“Now there is a final reason I think that Jesus says, ‘Love your enemies.’ It is this: that love has within it a redemptive power. And there is a power there that eventually transforms individuals. Just keep being friendly to that person. Just keep loving them, and they can’t stand it too long. Oh, they react in many ways in the beginning. They react with guilt feelings, and sometimes they’ll hate you a little more at that transition period, but just keep loving them. And by the power of your love they will break down under the load. That’s love, you see. It is redemptive, and this is why Jesus says love. There’s something about love that builds up and is creative. There is something about hate that tears down and is destructive. So love your enemies.”

Dr. King understood the power of love.


  1. Here’s one more suggestion for how to love one’s enemies.

It comes from Jesus himself – pray for them! 

Love your enemies and pray for those who persecute you,

Do you know why he adds pray for them?

It’s because it’s almost impossible to hate someone you’ve been praying for regularly! Hate and bitterness eventually get put in their place in the presence of God. That’s why Jesus tells us to pray for our enemies.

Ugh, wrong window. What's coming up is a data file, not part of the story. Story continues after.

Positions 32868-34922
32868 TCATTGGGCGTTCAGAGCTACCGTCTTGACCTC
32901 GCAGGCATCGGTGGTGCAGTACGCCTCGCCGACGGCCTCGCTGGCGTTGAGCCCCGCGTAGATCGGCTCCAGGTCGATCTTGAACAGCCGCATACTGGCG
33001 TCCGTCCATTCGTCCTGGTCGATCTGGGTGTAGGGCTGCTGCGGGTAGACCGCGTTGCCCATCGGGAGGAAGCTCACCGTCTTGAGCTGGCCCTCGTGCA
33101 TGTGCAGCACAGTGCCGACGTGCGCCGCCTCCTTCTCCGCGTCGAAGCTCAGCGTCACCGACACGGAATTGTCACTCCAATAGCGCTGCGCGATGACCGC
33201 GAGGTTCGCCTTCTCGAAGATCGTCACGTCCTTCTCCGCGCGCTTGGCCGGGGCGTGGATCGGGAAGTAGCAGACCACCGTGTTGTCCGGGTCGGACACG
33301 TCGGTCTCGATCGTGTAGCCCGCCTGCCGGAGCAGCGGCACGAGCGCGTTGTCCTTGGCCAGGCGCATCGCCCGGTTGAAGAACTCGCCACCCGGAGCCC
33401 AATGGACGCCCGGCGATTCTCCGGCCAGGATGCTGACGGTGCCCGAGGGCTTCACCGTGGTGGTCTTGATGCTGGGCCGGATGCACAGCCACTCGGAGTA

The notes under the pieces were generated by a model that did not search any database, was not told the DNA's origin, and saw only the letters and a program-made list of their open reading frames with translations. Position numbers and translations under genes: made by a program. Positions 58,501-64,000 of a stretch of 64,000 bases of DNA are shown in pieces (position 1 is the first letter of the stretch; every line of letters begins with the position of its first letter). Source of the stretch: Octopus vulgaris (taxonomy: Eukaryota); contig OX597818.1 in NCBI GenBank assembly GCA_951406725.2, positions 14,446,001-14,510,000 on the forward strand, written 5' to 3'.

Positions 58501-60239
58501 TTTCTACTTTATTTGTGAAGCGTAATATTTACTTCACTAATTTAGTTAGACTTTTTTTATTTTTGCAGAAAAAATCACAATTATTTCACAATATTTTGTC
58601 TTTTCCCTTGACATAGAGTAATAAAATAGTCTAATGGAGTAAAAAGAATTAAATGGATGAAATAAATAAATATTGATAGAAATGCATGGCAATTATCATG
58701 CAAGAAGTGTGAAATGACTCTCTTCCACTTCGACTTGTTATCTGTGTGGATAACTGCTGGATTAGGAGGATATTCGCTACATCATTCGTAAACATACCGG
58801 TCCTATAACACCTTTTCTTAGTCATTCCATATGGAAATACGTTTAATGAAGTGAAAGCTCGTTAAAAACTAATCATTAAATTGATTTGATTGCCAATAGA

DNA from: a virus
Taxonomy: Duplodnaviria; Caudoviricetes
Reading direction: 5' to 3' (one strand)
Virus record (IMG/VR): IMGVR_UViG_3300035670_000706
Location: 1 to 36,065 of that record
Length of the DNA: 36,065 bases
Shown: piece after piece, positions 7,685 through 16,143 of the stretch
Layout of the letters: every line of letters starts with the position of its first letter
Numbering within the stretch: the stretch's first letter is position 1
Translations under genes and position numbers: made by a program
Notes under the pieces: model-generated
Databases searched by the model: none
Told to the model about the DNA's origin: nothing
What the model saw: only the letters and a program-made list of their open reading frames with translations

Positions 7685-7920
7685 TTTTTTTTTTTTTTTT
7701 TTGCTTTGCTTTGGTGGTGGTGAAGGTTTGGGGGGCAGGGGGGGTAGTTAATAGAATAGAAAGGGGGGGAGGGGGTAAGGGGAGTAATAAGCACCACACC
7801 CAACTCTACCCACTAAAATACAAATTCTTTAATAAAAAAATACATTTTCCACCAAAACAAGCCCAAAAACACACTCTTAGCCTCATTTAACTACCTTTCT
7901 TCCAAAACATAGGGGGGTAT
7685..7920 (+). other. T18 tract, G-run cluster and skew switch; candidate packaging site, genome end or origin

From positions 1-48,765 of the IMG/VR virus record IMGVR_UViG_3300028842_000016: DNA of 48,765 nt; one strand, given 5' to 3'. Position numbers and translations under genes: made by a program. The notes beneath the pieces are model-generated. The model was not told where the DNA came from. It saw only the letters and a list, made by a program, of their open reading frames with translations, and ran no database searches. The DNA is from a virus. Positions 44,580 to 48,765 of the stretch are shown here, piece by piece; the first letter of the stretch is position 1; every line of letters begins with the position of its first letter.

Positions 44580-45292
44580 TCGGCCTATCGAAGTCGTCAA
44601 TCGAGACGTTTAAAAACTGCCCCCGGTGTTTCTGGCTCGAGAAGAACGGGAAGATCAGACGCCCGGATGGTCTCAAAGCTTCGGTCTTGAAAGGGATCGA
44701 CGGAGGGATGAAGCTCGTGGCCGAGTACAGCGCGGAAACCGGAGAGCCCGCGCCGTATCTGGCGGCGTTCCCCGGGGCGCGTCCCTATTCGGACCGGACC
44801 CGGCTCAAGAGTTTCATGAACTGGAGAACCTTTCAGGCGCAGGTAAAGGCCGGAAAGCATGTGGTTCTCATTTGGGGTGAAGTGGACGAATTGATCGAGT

So, that’s one area where it’s hard to love – when we’re being disrespected,

argued with, put down, misunderstood and more. “Loving those who oppose us”

is a very clear directive.


There’s one other area that I want to briefly touch on today, and that’s

loving when we’re in pain.


It might be physical pain, emotional pain, even intellectual pain – “That makes

my hair hurt!” Loving when we’re in pain is also a tall order.


Someone told me about an anacronym in AA. “H.A.L.T.”

H-A-L-T = Hungry. Angry. Lonely. Tired.

Alcoholics are most likely to drink when they are hungry, angry, lonely or tired.

Knowing that is a defense against it. When it comes to love, it’s harder when

we’re hungry, angry, lonely, or tired – any kind of physical discomfort and

emotional distress.


The greatest example I know of of someone loving while in pain, agonizing

pain, is Jesus on the Cross.


First, he prays for those that put him up on that cross.


“Father, forgive them, for they know not what they do.”

That’s “Love your enemies and pray for them.”


Then he looks down and sees his mother – I can’t even think about that for very long. The disciple John is standing next to her, and so it occurs to him that John can look after his mother going forward.

“John, behold your mother.”

“Mother, behold your son.”

And just so we don’t miss what’s happening, the text adds, “And from that hour the disciple took her into his own home.” That’s loving while one is in pain, excruciating pain. Pain usually makes us look inward and understandably focus on ourselves. Love focuses on the other. Jesus never lost that focus.


One thing you can always say about Jesus is this: he never asks us to do what he hasn’t already done himself. He practiced what he preached.

Love your enemies and pray for those who persecute you.

Don’t just love when it’s easy. Love even when it’s hard.


Think about it.

Let’s pray about it.

Lord Jesus, your teachings challenge us, but you have shown us the way. Still, we need your presence, your power, and your grace in our hearts to love all people, especially when it’s hardest. Come to us now, as we gather around your table. Feed us that we might live and love in you. Amen.